Two elections. Two incumbents on the ropes who managed to pull off strong victories, in part by scaring voters.
The result? Two of America’s closest allies are no nearer — and probably further than ever — from solving existential challenges.
When David Cameron and his Conservative party confounded everyone — including themselves — by winning an outright majority in Britain’s parliamentary elections last week, they followed in the footsteps of Israeli Prime Minister Benjamin Netanyahu and his Likud party. Recall that Netanyahu was thought to be in big trouble in March, but emerged from elections with what he proclaimed a “great victory.”
But here’s the thing: Despite the strong showing by the Israeli right in March, Netanyahu finally finished putting together a governing majority last week, just a few hours before the deadline. Even after he negotiating away control of important ministries, he was only able to secure the support of the minimum number he needs to govern — 61 out of 120 members of parliament.
He alienated just about everyone else.
He angered the Obama administration by declaring on the day before the vote that there would be no Palestinian state if he were reelected. If anything, the criticism was even more scathing for his election-day Facebook post declaring that Israeli Arabs were voting in large numbers. Many saw it as racist, a panicky bid to drive right-wing turnout.
It worked, but at the expense of losing some allies. One, former Foreign Minister Avigdor Lieberman, refused to join the new coalition. That put Naftali Bennett and his Jewish Home party, which opposes a Palestinian state and supports increased settlement in the West Bank, in position to make or break Netanyahu’s new government.
One peace activist declared the government resulting from the negotiations to be “the most clearly articulated, narrowest, most right-wing, most religious and most nationalistic government ever assembled in Israel.”
Analysts say Netanyahu is still trying to add to his coalition. But in the words of one quoted by the New York Times, “Nobody in his right mind believes that this will hold for even a short time.”
So don’t expect this new government to make progress on relations with the Palestinians, or the rest of the region.
In Britain, Cameron thumped the opposition Labor party and came away with a majority, 331 of the 650 seats in Parliament.
But the political landscape has changed in a way that will make it hard to maintain two pillars of British identity: As a united kingdom of England, Scotland, Wales and Northern Ireland; and as a member of the European Union.
The most immediate problem is Scotland’s 308-year-old union with England. In what had been a Labor bastion for decades, the pro-independence Scottish National Party won 56 of 59 seats, and will be the third-largest party in Parliament.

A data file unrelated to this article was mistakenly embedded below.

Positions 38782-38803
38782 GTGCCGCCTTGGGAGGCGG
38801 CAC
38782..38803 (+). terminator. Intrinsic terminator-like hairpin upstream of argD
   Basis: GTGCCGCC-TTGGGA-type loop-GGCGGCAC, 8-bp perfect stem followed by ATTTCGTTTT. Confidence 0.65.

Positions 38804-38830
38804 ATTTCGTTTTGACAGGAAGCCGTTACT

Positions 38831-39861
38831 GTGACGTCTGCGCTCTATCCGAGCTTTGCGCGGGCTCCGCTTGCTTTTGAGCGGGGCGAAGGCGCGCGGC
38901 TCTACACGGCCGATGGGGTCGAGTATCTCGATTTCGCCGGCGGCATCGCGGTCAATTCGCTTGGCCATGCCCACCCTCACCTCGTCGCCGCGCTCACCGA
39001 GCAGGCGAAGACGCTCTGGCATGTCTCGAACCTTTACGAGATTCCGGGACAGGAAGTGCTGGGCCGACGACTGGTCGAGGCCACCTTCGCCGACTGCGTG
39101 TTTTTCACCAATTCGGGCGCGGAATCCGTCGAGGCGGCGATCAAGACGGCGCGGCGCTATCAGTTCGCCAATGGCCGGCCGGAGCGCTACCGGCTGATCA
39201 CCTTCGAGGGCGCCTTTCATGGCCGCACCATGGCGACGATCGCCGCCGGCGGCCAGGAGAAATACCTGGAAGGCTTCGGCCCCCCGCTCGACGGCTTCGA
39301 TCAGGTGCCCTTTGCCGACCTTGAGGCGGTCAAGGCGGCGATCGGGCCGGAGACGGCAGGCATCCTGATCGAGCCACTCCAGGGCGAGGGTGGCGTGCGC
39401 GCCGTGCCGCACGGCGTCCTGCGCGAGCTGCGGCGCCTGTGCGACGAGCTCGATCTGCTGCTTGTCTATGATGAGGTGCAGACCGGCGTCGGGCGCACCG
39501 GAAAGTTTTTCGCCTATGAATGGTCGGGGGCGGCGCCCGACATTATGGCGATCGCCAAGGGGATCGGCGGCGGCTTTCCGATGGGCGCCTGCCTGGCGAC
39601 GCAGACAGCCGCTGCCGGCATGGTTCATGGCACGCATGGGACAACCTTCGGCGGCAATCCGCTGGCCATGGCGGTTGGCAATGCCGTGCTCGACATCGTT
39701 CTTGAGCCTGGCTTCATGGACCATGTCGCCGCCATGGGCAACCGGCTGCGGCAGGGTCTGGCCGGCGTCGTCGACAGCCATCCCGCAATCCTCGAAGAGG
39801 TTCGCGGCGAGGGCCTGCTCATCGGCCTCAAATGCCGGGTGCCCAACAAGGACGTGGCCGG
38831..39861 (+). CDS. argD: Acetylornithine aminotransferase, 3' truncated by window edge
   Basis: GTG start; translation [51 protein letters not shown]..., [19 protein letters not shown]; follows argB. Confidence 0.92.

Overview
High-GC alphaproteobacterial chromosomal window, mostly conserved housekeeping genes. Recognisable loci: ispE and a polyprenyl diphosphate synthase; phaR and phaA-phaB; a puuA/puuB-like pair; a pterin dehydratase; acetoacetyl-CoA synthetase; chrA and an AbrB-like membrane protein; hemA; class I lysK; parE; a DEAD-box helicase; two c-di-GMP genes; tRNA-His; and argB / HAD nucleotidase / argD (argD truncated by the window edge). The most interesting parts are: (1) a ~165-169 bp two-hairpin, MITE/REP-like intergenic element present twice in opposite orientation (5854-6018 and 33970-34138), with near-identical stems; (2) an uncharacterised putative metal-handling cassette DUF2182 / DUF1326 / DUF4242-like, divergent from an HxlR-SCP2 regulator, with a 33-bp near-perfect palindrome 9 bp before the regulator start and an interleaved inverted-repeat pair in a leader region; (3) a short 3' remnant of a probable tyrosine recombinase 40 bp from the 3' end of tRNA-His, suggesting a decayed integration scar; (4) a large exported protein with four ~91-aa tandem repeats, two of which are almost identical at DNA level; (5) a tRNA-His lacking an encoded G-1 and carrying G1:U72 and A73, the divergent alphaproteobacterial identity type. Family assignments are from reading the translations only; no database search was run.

Instead of veteran Labor politicians, Scotland will be represented, among others, by the owner of a chain of comedy clubs, a 20-year-old university student who tweeted about wanting to castrate a Labor candidate — and a breast cancer surgeon whose constituents considered voting against her so she would continue to do her day job back home.
Cameron would have a tough time in Scotland in the best of circumstances. The Tories’ fiscal policies are anathema to many Scots, who favor more spending and more services.
But the Conservatives only made matters more difficult for themselves by portraying the Scots as a bad influence on Labor. The Tories argued that Labor couldn’t be trusted to maintain Britain’s economic recovery – much less a minority Labor government that would depend on the SNP to stay in power.
This is the way the left-leaning Guardian put it: “The prime minister will face urgent pressure to woo the disaffected Scots or lose them forever.”
But the Conservatives need to watch their other flank, too.
Cameron already has promised a referendum on remaining in the EU — which he says he supports with modifications. He’ll have to fend off the UK Independence Party, which espouses a kind of anti-immigration, anti-EU, blue-collar English nationalism. UKIP won 13 percent of the vote (nearly three times more votes than the SNP won), but because of the way the British election system works, it took only one Parliamentary seat.
To oversimplify a bit, the SNP wants Scotland to be in the EU, with or without England. UKIP wants to be out of the EU, with or without the Scots.
Cameron can, and will, cite what the Scots and English have accomplished together. Tories are certain to argue that Scots will be worse off economically if they leave the union. But as Americans are well aware, politics are not always rational. That’s particularly true when it comes to questions of independence and nationhood.